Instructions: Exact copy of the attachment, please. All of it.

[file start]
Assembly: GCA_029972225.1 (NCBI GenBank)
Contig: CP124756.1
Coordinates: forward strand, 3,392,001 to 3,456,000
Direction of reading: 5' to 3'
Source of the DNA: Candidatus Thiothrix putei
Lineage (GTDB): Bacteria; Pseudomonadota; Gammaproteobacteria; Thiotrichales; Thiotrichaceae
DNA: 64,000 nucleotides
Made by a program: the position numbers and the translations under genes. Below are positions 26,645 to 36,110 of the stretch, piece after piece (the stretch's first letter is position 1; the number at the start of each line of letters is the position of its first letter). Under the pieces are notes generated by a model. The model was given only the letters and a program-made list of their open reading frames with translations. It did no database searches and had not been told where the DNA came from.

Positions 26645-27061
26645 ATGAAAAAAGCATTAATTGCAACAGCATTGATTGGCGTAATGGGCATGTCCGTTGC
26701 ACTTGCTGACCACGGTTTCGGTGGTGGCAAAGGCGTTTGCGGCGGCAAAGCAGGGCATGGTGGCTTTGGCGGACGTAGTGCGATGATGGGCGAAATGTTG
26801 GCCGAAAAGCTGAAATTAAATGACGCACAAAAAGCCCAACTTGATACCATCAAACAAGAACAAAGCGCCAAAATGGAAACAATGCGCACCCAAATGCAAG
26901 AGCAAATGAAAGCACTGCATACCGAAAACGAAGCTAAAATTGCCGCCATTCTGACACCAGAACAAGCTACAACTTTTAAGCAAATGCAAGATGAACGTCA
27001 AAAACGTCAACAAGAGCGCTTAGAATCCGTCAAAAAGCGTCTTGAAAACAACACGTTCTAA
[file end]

Assembly: GCA_029972225.1 (NCBI GenBank)
Contig: CP124756.1
Coordinates: forward strand, 3,392,001 to 3,456,000
Direction of reading: 5' to 3'
Source of the DNA: Candidatus Thiothrix putei
Lineage (GTDB): Bacteria; Pseudomonadota; Gammaproteobacteria; Thiotrichales; Thiotrichaceae
DNA: 64,000 nucleotides
Made by a program: the position numbers and the translations under genes. Below are positions 26,645 to 36,110 of the stretch, piece after piece (the stretch's first letter is position 1; the number at the start of each line of letters is the position of its first letter). Under the pieces are notes generated by a model. The model was given only the letters and a program-made list of their open reading frames with translations. It did no database searches and had not been told where the DNA came from.

Positions 26645-27061
26645 ATGAAAAAAGCATTAATTGCAACAGCATTGATTGGCGTAATGGGCATGTCCGTTGC
26701 ACTTGCTGACCACGGTTTCGGTGGTGGCAAAGGCGTTTGCGGCGGCAAAGCAGGGCATGGTGGCTTTGGCGGACGTAGTGCGATGATGGGCGAAATGTTG
26801 GCCGAAAAGCTGAAATTAAATGACGCACAAAAAGCCCAACTTGATACCATCAAACAAGAACAAAGCGCCAAAATGGAAACAATGCGCACCCAAATGCAAG
26901 AGCAAATGAAAGCACTGCATACCGAAAACGAAGCTAAAATTGCCGCCATTCTGACACCAGAACAAGCTACAACTTTTAAGCAAATGCAAGATGAACGTCA
27001 AAAACGTCAACAAGAGCGCTTAGAATCCGTCAAAAAGCGTCTTGAAAACAACACGTTCTAA